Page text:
The market for automotive parts has been growing since the end of the Sandinista regime and will continue along with the expanding economy. The market has grown at about 20% annually over the last three years. Asian producers hold the largest share of the market in Nicaragua due to the US embargo during the Sandinista years. US producers hold about one third of the market. European producers hold only a very small portion of the market. The legal market is estimated at about 4.4 million dollars and the black market brings the total to about 6.1 million. The black market is centered in a large outdoor market in the center of Managua called La Oriental. As trucks and SUVs make up the bulk of the market, there is a high demand for spare truck parts and local road conditions create a need for frequent repairs.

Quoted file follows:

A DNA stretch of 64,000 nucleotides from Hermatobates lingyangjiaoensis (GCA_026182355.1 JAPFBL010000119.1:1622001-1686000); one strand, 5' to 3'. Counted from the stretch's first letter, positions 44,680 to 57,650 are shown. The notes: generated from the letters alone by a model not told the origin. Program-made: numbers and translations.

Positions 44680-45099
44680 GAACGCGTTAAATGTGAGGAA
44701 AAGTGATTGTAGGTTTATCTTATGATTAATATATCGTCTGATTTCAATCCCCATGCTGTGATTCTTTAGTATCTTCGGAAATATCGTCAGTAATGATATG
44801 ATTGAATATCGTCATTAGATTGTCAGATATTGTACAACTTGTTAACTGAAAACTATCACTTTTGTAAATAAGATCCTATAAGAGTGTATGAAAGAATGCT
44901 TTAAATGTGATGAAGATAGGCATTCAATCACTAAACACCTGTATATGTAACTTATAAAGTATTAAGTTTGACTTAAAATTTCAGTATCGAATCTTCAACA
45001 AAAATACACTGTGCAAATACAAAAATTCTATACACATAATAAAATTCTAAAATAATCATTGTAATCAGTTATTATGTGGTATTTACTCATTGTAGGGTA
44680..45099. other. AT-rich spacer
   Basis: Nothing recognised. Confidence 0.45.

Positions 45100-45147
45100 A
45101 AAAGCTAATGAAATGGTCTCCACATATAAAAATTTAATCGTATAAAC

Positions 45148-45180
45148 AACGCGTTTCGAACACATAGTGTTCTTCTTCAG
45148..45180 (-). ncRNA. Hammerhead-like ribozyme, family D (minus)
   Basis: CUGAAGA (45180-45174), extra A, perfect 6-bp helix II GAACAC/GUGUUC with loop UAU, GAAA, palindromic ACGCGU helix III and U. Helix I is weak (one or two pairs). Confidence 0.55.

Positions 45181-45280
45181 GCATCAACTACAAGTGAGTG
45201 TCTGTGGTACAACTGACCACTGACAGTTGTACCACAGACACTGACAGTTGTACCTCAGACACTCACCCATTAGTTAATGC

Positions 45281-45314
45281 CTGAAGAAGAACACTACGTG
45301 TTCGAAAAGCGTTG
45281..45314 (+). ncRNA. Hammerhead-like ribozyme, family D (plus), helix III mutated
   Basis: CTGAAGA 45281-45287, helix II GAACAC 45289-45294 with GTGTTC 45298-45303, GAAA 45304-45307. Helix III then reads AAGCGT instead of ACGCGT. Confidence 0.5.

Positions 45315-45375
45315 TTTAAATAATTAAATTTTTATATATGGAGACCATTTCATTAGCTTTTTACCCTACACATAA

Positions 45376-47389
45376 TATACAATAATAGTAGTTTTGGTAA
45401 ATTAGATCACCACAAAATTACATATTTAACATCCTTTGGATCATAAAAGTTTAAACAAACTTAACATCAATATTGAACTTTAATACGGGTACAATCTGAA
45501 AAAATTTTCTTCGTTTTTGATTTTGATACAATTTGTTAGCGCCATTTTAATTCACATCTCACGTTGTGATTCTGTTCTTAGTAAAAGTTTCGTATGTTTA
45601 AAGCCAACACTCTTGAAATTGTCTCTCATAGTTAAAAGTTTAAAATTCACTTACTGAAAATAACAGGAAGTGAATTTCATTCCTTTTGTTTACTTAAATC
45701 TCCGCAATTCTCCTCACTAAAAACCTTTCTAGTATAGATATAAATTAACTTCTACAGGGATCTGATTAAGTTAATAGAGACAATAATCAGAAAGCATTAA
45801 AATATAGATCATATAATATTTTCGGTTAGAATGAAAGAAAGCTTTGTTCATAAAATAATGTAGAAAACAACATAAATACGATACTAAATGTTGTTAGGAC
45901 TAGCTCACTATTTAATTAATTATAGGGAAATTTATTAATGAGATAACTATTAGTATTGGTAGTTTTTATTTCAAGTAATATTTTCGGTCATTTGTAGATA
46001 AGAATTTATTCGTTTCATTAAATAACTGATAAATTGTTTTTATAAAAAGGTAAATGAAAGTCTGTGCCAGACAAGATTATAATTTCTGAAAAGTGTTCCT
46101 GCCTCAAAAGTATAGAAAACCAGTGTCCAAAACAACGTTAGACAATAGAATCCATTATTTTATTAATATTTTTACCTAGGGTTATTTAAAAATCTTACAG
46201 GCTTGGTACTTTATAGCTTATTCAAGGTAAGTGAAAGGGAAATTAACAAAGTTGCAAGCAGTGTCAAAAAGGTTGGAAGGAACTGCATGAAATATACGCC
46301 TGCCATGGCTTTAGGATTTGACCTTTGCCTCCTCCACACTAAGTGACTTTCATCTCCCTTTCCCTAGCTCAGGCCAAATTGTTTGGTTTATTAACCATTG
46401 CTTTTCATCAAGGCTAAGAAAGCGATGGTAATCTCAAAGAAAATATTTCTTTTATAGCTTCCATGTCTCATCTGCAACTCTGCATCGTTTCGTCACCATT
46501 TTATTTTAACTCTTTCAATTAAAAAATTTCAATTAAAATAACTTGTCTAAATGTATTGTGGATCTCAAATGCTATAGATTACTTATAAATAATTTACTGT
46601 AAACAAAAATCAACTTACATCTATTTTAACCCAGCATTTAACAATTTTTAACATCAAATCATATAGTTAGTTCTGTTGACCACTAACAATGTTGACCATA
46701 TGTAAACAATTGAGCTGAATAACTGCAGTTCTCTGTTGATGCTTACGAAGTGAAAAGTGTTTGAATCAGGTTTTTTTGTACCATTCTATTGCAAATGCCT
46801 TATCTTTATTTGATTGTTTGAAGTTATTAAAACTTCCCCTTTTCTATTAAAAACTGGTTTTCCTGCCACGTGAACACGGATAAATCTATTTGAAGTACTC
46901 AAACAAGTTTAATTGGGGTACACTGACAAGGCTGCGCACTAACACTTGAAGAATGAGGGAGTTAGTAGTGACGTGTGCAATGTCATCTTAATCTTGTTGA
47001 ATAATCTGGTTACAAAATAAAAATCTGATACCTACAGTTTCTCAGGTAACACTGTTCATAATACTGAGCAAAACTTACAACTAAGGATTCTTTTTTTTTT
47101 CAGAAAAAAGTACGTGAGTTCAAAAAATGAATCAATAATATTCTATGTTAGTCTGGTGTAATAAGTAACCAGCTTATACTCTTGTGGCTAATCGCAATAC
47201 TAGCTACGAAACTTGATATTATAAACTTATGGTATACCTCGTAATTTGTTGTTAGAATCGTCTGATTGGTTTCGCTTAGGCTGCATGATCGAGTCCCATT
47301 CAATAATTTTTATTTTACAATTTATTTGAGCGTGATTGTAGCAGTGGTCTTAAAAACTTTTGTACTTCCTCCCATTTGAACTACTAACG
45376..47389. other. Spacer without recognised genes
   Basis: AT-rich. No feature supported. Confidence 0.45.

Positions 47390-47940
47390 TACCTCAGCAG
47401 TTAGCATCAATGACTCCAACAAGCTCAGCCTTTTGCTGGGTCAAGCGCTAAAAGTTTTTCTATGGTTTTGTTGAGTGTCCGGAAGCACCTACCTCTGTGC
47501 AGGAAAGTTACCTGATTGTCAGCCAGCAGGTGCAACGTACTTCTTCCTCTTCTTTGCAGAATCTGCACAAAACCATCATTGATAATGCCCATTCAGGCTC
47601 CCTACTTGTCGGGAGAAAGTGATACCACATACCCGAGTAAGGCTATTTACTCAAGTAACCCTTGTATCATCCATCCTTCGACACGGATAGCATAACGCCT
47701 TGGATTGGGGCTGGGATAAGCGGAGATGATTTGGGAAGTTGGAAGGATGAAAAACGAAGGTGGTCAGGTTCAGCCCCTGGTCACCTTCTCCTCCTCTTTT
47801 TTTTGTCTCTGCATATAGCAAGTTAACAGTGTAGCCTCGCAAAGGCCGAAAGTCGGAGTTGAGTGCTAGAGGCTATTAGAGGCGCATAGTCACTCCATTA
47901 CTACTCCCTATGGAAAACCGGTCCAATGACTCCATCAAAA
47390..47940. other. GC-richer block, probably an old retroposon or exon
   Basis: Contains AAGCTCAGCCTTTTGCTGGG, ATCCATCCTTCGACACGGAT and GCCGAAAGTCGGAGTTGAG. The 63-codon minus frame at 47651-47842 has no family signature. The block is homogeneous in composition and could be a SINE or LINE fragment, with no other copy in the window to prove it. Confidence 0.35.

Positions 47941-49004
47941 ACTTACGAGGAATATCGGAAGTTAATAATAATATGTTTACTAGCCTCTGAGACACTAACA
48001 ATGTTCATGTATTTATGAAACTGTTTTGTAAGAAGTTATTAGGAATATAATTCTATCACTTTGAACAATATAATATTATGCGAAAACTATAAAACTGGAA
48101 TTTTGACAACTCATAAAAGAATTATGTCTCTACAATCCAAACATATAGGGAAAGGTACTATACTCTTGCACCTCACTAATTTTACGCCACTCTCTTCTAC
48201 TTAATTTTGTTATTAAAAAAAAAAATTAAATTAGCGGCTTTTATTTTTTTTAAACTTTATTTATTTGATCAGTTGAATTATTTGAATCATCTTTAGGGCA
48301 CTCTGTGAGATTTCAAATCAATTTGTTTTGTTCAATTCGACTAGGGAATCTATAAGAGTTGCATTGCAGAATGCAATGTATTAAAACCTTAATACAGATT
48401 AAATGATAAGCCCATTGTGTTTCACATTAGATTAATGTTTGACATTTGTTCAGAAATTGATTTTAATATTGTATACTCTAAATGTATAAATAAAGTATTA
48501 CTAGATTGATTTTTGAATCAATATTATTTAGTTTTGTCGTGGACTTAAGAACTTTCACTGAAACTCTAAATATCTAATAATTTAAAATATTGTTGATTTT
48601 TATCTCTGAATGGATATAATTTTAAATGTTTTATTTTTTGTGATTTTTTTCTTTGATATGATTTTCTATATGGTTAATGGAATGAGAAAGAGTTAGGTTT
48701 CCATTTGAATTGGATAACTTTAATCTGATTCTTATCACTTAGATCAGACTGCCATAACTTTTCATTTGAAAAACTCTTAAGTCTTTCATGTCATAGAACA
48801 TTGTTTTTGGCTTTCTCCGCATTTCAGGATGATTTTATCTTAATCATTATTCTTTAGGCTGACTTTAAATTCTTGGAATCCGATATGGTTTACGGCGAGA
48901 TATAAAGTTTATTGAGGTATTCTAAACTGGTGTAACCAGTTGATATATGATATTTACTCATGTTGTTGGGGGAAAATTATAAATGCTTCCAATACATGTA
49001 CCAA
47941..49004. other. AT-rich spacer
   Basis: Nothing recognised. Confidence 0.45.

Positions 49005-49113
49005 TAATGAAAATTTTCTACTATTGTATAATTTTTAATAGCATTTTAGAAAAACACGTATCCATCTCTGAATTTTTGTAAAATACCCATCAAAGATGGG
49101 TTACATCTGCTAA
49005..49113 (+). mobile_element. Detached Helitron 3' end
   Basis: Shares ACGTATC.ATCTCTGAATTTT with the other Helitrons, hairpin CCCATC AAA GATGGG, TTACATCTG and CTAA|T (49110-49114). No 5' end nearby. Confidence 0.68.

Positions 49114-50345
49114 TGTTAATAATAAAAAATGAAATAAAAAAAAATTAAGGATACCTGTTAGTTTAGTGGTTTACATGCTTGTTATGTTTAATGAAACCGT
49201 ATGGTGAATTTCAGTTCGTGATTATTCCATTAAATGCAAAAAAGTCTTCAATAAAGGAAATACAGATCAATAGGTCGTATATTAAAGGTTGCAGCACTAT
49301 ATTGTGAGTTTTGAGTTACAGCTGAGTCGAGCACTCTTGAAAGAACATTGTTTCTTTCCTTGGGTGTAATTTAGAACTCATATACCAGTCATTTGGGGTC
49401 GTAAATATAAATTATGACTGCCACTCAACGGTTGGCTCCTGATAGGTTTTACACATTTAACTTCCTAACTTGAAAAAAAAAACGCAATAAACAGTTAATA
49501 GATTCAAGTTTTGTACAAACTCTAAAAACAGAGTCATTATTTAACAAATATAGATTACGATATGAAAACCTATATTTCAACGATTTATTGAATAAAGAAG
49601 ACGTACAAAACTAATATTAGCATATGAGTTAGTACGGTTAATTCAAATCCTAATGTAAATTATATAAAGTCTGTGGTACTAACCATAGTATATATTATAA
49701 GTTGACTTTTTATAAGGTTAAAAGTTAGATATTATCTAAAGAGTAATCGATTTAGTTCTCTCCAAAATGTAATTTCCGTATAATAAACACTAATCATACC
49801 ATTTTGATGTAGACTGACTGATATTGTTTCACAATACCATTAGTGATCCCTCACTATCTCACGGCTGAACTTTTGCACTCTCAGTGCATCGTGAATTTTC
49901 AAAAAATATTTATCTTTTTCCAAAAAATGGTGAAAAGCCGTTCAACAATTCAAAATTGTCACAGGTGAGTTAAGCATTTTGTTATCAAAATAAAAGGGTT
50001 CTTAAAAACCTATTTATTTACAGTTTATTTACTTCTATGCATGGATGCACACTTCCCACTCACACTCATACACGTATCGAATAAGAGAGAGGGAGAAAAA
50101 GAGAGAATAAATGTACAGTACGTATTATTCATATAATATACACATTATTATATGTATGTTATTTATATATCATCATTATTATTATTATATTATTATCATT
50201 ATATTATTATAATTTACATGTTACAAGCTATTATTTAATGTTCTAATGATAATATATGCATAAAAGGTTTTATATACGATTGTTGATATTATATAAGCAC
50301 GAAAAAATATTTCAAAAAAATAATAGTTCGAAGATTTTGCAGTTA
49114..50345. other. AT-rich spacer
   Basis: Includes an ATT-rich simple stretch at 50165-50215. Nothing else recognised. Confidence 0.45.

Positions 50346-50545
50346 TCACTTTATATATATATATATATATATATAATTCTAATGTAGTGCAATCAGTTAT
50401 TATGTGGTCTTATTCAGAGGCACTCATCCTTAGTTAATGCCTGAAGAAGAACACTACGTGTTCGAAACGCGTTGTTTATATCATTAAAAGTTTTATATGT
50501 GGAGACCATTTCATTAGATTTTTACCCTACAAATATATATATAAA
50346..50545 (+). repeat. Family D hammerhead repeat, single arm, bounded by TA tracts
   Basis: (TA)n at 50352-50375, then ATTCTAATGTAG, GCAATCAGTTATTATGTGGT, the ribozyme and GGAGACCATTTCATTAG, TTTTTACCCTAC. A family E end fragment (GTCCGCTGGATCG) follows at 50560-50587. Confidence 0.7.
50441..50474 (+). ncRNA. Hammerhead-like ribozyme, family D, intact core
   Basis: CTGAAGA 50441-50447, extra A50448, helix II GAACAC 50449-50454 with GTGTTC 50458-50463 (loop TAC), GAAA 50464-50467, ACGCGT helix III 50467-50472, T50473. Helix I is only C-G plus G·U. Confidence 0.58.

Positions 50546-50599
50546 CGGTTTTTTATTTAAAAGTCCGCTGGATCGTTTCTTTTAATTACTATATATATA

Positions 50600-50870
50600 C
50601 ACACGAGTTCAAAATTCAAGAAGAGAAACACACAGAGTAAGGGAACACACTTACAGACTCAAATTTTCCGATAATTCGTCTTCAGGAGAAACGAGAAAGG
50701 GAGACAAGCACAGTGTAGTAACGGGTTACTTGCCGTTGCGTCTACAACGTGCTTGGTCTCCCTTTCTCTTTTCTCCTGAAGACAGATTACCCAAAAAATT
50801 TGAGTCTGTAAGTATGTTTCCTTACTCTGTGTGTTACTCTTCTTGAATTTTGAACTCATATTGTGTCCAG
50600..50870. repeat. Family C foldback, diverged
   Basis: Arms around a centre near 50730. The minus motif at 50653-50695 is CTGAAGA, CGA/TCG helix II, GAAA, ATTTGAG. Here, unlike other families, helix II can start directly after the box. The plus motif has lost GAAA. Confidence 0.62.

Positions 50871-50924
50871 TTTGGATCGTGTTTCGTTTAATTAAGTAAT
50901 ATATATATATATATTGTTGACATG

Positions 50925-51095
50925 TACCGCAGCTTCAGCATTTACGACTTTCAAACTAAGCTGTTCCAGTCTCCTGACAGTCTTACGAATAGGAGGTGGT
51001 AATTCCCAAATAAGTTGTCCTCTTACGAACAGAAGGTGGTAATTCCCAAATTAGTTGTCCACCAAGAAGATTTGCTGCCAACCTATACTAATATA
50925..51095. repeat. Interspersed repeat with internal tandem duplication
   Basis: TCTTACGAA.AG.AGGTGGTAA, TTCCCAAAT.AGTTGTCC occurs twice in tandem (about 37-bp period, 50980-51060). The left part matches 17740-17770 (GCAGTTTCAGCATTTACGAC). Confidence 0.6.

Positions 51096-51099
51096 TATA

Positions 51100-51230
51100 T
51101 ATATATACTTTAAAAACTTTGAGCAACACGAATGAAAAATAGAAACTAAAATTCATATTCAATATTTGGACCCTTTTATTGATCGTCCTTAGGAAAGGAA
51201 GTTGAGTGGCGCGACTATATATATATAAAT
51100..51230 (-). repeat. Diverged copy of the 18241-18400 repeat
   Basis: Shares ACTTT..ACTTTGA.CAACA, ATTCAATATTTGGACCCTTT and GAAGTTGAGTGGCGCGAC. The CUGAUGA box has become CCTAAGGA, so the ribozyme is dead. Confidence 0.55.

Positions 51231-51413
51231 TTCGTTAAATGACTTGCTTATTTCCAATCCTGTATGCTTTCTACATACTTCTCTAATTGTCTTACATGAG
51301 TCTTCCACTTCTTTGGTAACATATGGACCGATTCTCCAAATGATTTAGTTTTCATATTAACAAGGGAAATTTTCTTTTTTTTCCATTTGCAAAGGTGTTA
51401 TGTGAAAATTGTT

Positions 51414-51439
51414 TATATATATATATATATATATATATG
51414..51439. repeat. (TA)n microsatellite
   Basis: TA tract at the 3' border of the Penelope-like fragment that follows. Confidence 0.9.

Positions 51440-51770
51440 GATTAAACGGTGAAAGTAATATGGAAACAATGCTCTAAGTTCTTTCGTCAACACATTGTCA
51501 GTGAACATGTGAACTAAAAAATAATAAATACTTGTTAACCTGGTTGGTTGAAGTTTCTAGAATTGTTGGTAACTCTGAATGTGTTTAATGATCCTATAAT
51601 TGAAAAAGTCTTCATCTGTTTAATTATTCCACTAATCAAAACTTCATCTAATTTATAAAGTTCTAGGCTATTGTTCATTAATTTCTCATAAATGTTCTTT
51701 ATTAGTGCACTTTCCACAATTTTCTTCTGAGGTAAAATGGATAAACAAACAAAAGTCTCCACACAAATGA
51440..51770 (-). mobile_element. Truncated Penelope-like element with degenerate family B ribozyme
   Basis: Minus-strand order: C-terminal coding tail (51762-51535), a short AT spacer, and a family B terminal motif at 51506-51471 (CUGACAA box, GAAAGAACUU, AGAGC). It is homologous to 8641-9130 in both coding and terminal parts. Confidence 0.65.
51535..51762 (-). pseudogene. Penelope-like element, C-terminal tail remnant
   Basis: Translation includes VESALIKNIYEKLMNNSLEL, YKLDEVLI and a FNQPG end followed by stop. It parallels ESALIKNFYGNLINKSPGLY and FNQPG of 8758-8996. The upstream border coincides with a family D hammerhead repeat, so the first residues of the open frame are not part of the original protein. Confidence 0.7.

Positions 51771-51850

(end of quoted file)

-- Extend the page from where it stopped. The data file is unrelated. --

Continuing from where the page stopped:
The two, virtually the only, factors which determine what is purchased are availability and price. Name preference will always fall away if another product is cheaper and quality also plays second to price and availability (black market products often have the same name as legitimate products, thus eliminating name preference). In the upper classes, quality and brand preference do become more of a factor, however. The black market supplies approximately 40% of the country's demand for automotive parts. Nicaragua's small industrial sector produces absolutely nothing so all materials are imported.
Retail markets and direct marketing are not an option in Nicaragua, so producers must market their products through a local agent or distributor (there are no true large department stores in Nicaragua). Duties on these imported products are rather high (they can reach almost 50%) so retail prices are consequently rather exorbitant.